April 1, 2013

Joyce Murray for Liberal Leader

From my introduction to Joyce Murray at the Crestwood Community League Hall, Edmonton, February 22, 2013.

In 2006 I became very concerned about the global warming/climate change issue and started wondering what if anything one person could do about it.

A book I was reading at the time had a suggestion: get involved in the political process and impress on your government representatives that your support depends on them doing something about climate change. So I got involved. I bought a membership in the Liberal Party and went to Montreal as a Dion delegate.

On my first or second day at the convention, during a break in a policy meeting on the environment, I found myself conversing with the lady sitting next to me. She too was concerned about the environment. And she too came to Montreal to do something about it.

It was only later that I discovered that I was talking to Joyce Murray, former Minister of the Environment for the province of British Columbia.

In 2008, Ms Murray moved into national politics winning Vancouver Quadra in a by-election. In her first speech in the House of Commons she listed protecting the environment as one of her top priorities, and noted the environment award she received from the Sierra Club as one of her proudest achievements. Ms Murray won Vancouver Quadra again in the 2008 and 2011 Federal elections, and today, in 2013, Ms Murray is running for the leadership of the Liberal Party.

In examining the candidates running in the leadership race I’ve come to understand that Ms Murray understands the global warming/climate change issue extremely well, and has for quite some time. Listen to these statements from a research project she submitted as part of her MBA requirements at Simon Fraser University:

• “Human activity is amplifying the greenhouse effect.”

• “The great majority of climatologists and informed leaders agree that effectively irreversible greenhouse gas concentrations risk environmental catastrophe.”

• “An immediate and concerned international response is needed to limit the sources of global warming.”

The world’s top national academies of science would not disagree with these statements. Joyce Murray clearly understands the issue, and she understood it far better in 1992 than Stephen Harper does in 2013.

What first drew my attention to Joyce Murray the candidate was seeing that she is in favour of putting a price on carbon. Pricing carbon is the right thing to do. What we pay for fossil fuels does not cover the costs these fuels inflict on our society. The damage they do to our health, landscape, and atmosphere.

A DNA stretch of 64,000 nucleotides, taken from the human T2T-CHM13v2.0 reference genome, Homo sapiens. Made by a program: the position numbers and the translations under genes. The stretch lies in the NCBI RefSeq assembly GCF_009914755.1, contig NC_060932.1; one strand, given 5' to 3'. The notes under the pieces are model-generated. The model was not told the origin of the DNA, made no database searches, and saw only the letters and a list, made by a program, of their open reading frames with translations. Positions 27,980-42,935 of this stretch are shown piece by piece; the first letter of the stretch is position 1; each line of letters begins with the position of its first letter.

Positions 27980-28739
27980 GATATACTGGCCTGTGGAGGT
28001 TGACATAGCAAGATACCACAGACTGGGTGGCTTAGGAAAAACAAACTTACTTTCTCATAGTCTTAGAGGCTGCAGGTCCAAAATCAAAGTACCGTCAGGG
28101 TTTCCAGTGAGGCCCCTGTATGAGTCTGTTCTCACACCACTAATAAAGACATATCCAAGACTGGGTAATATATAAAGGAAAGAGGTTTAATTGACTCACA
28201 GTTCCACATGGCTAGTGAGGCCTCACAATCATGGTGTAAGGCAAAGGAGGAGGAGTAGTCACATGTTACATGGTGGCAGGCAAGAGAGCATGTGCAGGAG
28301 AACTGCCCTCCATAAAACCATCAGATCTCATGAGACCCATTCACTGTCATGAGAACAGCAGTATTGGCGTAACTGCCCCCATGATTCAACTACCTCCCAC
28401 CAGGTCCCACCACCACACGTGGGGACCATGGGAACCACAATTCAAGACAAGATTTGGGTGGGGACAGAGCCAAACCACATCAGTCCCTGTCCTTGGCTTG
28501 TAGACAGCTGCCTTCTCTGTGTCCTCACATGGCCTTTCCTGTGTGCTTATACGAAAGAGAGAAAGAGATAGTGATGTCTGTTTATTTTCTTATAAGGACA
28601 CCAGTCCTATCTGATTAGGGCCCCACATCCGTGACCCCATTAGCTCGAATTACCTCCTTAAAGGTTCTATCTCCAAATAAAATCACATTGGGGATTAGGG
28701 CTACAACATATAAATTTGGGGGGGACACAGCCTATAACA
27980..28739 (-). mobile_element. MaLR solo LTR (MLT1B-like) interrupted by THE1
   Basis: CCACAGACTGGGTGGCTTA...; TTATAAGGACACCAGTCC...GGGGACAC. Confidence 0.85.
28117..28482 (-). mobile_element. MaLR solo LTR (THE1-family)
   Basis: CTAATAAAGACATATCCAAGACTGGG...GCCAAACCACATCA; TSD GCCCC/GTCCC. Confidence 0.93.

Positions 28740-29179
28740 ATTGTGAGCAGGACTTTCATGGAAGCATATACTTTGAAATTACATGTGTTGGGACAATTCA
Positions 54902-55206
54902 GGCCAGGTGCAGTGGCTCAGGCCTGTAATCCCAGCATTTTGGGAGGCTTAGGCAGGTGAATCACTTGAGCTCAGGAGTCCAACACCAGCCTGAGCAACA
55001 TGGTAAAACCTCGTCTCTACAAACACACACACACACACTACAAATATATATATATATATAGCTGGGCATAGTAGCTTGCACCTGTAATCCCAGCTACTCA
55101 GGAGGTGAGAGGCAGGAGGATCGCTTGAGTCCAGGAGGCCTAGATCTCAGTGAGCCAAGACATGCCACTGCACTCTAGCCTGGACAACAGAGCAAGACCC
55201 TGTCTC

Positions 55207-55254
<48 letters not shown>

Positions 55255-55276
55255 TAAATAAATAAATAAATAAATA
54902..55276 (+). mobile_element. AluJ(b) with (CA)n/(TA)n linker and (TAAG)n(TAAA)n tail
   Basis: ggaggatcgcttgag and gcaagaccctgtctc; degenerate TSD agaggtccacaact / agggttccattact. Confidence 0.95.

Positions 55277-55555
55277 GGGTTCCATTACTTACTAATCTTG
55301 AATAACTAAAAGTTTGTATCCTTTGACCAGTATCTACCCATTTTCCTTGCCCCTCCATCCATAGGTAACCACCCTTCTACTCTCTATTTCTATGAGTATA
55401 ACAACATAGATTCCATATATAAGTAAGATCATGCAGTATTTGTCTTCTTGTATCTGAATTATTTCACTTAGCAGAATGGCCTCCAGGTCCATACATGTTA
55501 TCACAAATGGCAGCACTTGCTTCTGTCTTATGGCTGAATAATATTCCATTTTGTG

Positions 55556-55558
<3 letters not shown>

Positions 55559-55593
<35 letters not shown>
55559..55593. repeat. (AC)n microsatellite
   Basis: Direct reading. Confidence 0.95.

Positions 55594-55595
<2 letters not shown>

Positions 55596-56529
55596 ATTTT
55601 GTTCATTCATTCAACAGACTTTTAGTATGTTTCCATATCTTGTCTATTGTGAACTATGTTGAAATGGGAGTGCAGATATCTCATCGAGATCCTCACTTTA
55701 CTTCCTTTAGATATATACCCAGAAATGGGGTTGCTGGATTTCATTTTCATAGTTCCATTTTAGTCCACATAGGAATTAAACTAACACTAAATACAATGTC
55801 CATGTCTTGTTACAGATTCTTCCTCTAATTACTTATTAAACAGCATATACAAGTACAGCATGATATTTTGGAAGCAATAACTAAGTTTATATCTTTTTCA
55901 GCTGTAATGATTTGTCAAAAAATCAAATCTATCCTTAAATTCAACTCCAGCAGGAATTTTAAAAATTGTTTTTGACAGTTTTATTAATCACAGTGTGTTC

As Mark Jaccard, one of Canada’s leading academics on the issue, indicated, If a politician’s proposal does not raise the price of carbon, we as voters should conclude that they are not serious about doing something about global warming. 1)

Joyce Murray’s proposal includes a price on carbon. Joyce Murray is serious about doing something about global warming.

For us as voters doing something about global warming doesn’t just mean putting into power politicians that understand the problem and have the courage to do something about it. It also means removing from power politicians that do not understand the problem or lack the courage to do anything about the problem or worse yet are doing everything in their power to exacerbate the problem. Stephen Harper is such a politician.

Joyce Murray has a plan for dealing with Stephen Harper.

Her plan is pretty straight forward. Attack his majority. His unfair majority.

Murray’s plan is a plan of cooperation, cooperation between the Liberals, New Democrats and Greens to put forward in a select number of ridings one candidate against the Conservatives. It’s a daring move. But it’s a necessary move. Look what damage Harper has done to our environmental policy in the seven plus years he’s been in power. We need to stop him from doing any more damage. And we can do it through cooperation.

So there you have it. Carbon pricing and cooperation. My two reasons for making Joyce Murray my number one choice in the Liberal Party leadership race. And I hope you will do the same.

1. Mark Jaccard, “The Accidental Activist,”  The Walrus, Feb. 2013, p. 26

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